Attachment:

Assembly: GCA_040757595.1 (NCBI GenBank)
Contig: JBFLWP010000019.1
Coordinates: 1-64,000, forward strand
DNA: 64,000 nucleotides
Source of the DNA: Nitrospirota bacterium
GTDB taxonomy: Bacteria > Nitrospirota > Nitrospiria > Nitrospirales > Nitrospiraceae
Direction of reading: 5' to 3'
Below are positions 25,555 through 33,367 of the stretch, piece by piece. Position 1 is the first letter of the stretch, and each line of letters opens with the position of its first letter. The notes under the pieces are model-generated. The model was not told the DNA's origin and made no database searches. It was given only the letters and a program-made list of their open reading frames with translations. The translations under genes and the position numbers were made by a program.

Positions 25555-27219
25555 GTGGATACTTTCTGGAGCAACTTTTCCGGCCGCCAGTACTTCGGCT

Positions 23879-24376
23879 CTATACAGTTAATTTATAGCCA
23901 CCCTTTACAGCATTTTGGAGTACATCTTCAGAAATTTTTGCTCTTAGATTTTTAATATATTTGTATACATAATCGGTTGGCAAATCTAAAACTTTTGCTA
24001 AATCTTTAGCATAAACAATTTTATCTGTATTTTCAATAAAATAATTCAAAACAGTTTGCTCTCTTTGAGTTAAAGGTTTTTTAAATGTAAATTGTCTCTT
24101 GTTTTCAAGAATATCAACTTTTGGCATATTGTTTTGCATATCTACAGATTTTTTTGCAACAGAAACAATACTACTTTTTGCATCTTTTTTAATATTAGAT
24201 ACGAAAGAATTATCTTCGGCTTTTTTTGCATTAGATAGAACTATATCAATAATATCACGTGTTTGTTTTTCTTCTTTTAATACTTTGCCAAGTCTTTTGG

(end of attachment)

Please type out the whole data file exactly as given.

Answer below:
Assembly: GCA_040757595.1 (NCBI GenBank)
Contig: JBFLWP010000019.1
Coordinates: 1-64,000, forward strand
DNA: 64,000 nucleotides
Source of the DNA: Nitrospirota bacterium
GTDB taxonomy: Bacteria > Nitrospirota > Nitrospiria > Nitrospirales > Nitrospiraceae
Direction of reading: 5' to 3'
Below are positions 25,555 through 33,367 of the stretch, piece by piece. Position 1 is the first letter of the stretch, and each line of letters opens with the position of its first letter. The notes under the pieces are model-generated. The model was not told the DNA's origin and made no database searches. It was given only the letters and a program-made list of their open reading frames with translations. The translations under genes and the position numbers were made by a program.

Positions 25555-27219
25555 GTGGATACTTTCTGGAGCAACTTTTCCGGCCGCCAGTACTTCGGCT

Positions 23879-24376
23879 CTATACAGTTAATTTATAGCCA
23901 CCCTTTACAGCATTTTGGAGTACATCTTCAGAAATTTTTGCTCTTAGATTTTTAATATATTTGTATACATAATCGGTTGGCAAATCTAAAACTTTTGCTA
24001 AATCTTTAGCATAAACAATTTTATCTGTATTTTCAATAAAATAATTCAAAACAGTTTGCTCTCTTTGAGTTAAAGGTTTTTTAAATGTAAATTGTCTCTT
24101 GTTTTCAAGAATATCAACTTTTGGCATATTGTTTTGCATATCTACAGATTTTTTTGCAACAGAAACAATACTACTTTTTGCATCTTTTTTAATATTAGAT
24201 ACGAAAGAATTATCTTCGGCTTTTTTTGCATTAGATAGAACTATATCAATAATATCACGTGTTTGTTTTTCTTCTTTTAATACTTTGCCAAGTCTTTTGG